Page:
*         *         *


         The first paragraph of the commentary stands in isolation, and we didn’t talk about it particularly. Here it is:


In the world of transactions our experience is holistic. It is only psychologists who for convenience analyze and speak of it in terms such as cognition (asti), connotation (bhati), and affection (priya). When consciousness is expressed as awareness, even as the first faint comprehension of an object, event, person or idea, it comprises in it the idea of existence, an intimation of its general nature, and the dynamism to affect the perceiver in a positive or negative way.


Nitya’s fabulous elucidation from verse 21 of That Alone is quite germane, and bears repeating, in case anyone has forgotten it:


         Now the Guru tells us to look again at that light within. It is always shining forth with the same kind of brilliance, but it passes through a kind of mechanism of different gears. The gears can make the light seem brighter or darker. It can even be turned off for a time. When that happens you are in state of tamas. Light is still within you, but it is as if you are in the dark. You are helpless. Then it can be turned on a little. It is your own little light. And it can be turned up to its fullness also.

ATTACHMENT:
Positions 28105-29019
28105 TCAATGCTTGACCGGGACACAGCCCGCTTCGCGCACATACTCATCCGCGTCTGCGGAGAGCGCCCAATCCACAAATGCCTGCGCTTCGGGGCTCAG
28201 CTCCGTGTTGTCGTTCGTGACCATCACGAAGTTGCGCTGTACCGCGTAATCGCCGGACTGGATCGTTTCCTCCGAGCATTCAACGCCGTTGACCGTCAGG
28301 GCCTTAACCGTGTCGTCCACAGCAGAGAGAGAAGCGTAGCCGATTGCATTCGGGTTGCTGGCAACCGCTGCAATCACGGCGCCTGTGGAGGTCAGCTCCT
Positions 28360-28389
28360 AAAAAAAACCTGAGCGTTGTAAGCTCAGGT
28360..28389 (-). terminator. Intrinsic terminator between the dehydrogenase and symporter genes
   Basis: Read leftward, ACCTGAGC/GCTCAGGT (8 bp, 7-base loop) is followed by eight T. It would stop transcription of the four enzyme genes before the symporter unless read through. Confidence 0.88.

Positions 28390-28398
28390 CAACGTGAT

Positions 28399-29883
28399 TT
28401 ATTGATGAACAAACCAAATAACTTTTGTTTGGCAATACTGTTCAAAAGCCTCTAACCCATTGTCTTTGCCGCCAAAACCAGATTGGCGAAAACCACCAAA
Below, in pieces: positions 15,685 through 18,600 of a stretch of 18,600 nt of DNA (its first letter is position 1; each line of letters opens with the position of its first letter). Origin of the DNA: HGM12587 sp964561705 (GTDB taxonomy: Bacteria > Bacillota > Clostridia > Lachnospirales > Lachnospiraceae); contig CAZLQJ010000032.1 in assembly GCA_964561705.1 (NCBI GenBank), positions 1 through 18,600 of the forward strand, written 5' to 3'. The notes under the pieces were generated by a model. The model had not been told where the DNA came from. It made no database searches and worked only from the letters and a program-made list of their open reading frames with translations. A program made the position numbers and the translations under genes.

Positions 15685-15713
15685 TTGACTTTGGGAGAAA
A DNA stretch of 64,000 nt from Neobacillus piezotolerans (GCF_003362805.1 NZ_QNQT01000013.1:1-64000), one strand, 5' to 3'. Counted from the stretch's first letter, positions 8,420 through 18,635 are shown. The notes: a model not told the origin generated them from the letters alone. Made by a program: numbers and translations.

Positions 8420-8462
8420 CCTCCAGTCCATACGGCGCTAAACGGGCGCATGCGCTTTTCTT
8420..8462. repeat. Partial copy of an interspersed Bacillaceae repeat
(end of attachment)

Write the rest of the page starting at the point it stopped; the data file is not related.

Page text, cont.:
When you turn your light on, it illuminates your world of experience, whether inside or outside, as if through a shielding glass. The glass is your mind. It’s not a very faithful device for giving you a transparent vision; it is clouded in various ways. It is already colored with your interests, which have come to you because of previous conditionings. You yourself have experienced pain or pleasure previously in conjunction with something you are now encountering, so you are already colored in favor or against it. Several of these prejudices or preconditionings are already present in you. And the conditionings need not necessarily be previous ones. Someone can put into your mind a prospective expectation, which also colors the mind. All these bring about differentiation.